Such data lead critics of the easing of sanctions to say the White House is undermining its own efforts. “As Iran’s economy improves and our sanctions regime unravels, the mullahs will be under less and less pressure to fully dismantle their nuclear- weapon capabilities,” Sen. Mark Kirk, an Illinois Republican, said in an email.
To be sure, many economists say Iran’s economy will take years to return to its former size—even if sanctions are fully lifted, which itself could take years if a comprehensive deal is reached. They also expect inflation to be in the 20% range this year, signaling continued strains for Iranians.
U.S. officials have played down the impact of the agreement on Iran’s economy, and warned businesses contemplating deals with Iran that the sanctions remain in effect and exceptions made under the interim nuclear accord could expire at the end of the six-month deadline if a wider-ranging permanent deal isn’t achieved. President Barack Obama on Tuesday warned potential sanctions violators, saying “we will come down on them like a ton of bricks.”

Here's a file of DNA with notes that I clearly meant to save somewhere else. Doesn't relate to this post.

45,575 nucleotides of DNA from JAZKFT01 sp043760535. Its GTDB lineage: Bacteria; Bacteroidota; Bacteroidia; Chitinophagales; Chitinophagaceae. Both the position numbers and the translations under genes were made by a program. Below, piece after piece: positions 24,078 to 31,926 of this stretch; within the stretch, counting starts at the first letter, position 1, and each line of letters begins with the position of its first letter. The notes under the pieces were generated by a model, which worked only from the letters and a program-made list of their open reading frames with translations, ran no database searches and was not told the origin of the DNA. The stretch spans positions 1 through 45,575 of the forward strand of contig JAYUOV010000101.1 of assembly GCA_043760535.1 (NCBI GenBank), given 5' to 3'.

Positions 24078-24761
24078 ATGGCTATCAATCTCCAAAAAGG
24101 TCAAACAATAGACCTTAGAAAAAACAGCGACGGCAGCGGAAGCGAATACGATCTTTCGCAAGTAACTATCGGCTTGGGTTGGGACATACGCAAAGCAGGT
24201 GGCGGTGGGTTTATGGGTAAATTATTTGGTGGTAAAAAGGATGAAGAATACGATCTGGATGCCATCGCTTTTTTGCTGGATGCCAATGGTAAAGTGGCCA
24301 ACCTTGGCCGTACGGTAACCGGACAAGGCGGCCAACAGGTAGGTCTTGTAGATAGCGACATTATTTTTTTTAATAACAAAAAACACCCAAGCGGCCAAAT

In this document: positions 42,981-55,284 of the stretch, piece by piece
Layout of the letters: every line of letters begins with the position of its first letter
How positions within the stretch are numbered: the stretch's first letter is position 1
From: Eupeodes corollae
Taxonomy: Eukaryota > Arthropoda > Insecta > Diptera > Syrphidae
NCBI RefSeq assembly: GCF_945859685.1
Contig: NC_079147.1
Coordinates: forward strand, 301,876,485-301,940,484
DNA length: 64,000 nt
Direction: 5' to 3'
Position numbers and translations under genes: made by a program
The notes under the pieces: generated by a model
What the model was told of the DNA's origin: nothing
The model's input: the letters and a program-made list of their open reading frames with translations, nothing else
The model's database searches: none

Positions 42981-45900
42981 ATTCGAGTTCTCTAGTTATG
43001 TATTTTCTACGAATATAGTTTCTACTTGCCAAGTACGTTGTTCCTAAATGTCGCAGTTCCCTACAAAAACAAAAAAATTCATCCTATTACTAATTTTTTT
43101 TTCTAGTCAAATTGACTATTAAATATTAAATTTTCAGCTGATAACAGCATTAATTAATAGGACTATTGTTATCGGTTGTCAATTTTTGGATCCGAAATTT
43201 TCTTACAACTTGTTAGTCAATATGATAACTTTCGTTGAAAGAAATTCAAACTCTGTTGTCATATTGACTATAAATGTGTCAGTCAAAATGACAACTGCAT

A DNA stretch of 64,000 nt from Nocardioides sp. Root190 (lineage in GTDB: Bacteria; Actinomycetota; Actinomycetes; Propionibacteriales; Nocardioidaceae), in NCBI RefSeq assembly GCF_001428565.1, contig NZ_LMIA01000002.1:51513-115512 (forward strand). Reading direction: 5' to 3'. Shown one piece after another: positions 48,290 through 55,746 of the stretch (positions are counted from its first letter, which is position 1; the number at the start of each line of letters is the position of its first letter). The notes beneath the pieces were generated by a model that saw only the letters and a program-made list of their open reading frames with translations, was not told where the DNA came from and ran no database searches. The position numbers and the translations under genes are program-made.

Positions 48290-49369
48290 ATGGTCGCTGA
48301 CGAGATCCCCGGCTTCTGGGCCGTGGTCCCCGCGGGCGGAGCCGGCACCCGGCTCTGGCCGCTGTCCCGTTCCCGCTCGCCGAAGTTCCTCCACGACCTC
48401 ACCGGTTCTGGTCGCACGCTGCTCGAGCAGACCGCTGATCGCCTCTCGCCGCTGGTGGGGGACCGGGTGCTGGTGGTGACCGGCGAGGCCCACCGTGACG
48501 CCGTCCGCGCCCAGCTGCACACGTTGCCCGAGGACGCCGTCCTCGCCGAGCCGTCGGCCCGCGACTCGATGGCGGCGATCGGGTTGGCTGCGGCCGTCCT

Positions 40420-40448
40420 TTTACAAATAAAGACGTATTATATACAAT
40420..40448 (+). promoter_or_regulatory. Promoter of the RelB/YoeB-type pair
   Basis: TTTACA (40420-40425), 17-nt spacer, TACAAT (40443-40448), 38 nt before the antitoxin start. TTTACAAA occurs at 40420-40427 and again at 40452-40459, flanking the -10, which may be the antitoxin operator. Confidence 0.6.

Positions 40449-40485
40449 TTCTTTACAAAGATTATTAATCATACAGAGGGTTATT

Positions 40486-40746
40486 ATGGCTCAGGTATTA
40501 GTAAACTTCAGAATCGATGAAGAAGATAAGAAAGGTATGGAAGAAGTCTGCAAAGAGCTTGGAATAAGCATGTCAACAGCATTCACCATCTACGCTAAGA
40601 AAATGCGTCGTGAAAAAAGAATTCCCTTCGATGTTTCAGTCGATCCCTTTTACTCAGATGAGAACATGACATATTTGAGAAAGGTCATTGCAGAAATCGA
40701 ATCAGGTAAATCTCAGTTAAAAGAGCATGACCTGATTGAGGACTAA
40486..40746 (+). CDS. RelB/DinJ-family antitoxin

Talks between Iran and global powers are set to resume in Vienna on Tuesday.
Economists say the recent interim nuclear deal, which caps Iran’s nuclear program in exchange for easing some sanctions, should continue to stabilize the country’s ailing economy.
The deal allows the import of some goods—airplane and car parts and pharmaceuticals and medical equipment—and raises the amounts of money Iranians can wire home through standard banking channels in Europe.